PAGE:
Senior leadership needs to own that vision and be vocal champions for a company’s culture. But culture isn’t something you can just put on posters or feature in executive speeches. You make culture happen when you hardwire it into all of your systems and processes. That means building training to support it, measuring against it and ultimately rewarding employees who demonstrate key aspects of the culture.

It’s also critical to listen. Ask your employees, “How are we doing? Are we building the culture we described?” That helps determine what’s working and what adjustments are necessary.

Building a culture doesn’t happen overnight, which is why taking an integrated approach is a key to success. Culture cannot be left to chance. Having a clearly defined and established culture ultimately creates an organization that is productive, has an engaged employee base and delivers for patients.

Leerom Segal

Leerom Segal

Companies who still cling to one-size-fits-all management policies and processes are missing out on retaining employees and building a center of gravity for the best talent. The key is to put your people first by customizing the employee experience and engineering an ecosystem where employees are engaged and empowered—and they can do their best work.

We have found that the establishment of a dedicated and highly energized people-focused team has been critical to developing a culture with high-engagement levels. For instance, consider providing personalized employee training and ongoing employee events and programming, such as weekly lunch-and-learns, onsite fitness and yoga classes, philanthropic events, family functions and parties.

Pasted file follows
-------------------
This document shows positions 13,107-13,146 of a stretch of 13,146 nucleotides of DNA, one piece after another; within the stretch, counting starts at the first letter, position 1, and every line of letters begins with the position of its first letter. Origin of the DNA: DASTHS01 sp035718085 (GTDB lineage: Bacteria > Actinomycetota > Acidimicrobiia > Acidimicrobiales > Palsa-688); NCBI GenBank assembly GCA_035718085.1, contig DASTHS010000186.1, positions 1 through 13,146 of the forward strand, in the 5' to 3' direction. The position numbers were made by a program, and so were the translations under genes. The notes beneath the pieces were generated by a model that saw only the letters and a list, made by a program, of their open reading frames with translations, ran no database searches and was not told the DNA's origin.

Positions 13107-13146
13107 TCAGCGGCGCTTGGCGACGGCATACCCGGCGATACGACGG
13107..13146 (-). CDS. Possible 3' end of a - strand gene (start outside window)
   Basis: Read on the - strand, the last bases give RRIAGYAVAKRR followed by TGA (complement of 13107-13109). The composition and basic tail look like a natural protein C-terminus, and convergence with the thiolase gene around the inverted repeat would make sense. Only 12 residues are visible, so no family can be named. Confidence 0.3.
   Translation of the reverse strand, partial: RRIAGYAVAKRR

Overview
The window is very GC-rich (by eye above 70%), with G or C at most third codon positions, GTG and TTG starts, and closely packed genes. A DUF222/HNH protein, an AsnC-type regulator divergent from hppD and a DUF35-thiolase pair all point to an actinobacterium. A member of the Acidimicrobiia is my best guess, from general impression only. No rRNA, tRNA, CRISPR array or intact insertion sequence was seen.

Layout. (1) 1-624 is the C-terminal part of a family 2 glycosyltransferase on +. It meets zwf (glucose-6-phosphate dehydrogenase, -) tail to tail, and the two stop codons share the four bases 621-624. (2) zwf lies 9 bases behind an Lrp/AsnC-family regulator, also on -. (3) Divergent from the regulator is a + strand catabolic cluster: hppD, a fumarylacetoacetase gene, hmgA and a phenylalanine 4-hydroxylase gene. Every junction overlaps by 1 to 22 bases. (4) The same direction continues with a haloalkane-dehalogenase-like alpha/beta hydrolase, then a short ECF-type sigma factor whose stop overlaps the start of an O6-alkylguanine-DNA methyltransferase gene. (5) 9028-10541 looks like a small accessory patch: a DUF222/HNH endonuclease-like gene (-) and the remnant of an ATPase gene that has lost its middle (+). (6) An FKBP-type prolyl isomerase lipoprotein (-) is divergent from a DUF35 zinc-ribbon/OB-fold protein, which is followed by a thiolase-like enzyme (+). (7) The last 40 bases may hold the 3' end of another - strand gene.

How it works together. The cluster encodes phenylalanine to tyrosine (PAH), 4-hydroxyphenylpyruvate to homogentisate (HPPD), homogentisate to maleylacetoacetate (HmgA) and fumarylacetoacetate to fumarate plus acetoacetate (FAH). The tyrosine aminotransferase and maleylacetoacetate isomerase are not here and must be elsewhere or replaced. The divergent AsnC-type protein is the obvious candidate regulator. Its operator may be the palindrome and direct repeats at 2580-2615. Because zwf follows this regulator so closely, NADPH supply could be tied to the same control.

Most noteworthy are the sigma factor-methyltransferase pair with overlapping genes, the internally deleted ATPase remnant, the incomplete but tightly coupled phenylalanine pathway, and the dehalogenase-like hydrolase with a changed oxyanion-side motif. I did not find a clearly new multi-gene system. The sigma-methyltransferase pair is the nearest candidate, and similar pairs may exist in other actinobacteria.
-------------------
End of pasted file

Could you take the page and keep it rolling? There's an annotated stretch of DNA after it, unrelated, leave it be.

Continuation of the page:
To help facilitate a high-performance culture, companies should also consider offering an in-house concierge-like service to take care of their people and enable them to better focus on their work. Simple things like ordering in dinner when employees work late and coordinating convenient dry-cleaning pick-up and delivery are seen by employees as extremely valuable and highly regarded.

Companies that understand and treat their employees as well as their customers won’t only win the war on global talent—they’ll enjoy higher growth, increased customer satisfaction and better profitability than their competitors.

Linda Phillips

 Linda Phillips

Attracting and retaining top talent is an ongoing challenge—especially when you’re dealing with Millennials. About 10 years ago, the average length of stay in the industry was three to five years. Today, the retention rate hovers between 14 and 16 months, partly because of Millennials. In addition, recruiters are using multiple social media channels, such as LinkedIn, to aggressively target star employees.